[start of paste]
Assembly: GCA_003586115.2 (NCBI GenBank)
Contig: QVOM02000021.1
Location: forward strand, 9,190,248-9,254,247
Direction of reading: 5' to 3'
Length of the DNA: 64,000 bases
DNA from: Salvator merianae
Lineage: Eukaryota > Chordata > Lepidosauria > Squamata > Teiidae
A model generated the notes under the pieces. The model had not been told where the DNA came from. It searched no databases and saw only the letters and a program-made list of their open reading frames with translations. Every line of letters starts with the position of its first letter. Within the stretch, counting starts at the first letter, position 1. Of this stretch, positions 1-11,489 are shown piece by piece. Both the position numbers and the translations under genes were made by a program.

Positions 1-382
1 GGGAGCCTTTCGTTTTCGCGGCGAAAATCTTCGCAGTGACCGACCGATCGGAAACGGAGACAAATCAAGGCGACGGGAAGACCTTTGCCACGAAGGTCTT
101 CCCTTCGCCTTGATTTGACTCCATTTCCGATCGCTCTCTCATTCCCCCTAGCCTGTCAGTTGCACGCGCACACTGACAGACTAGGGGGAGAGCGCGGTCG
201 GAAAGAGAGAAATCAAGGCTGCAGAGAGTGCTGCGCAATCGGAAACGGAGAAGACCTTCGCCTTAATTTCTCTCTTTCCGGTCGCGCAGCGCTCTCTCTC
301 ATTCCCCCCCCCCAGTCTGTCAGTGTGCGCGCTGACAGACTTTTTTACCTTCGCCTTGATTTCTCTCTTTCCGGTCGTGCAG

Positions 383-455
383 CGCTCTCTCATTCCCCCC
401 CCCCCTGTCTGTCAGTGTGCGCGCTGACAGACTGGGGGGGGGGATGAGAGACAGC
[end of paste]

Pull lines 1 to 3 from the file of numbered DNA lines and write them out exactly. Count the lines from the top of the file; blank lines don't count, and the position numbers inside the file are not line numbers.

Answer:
Assembly: GCA_003586115.2 (NCBI GenBank)
Contig: QVOM02000021.1
Location: forward strand, 9,190,248-9,254,247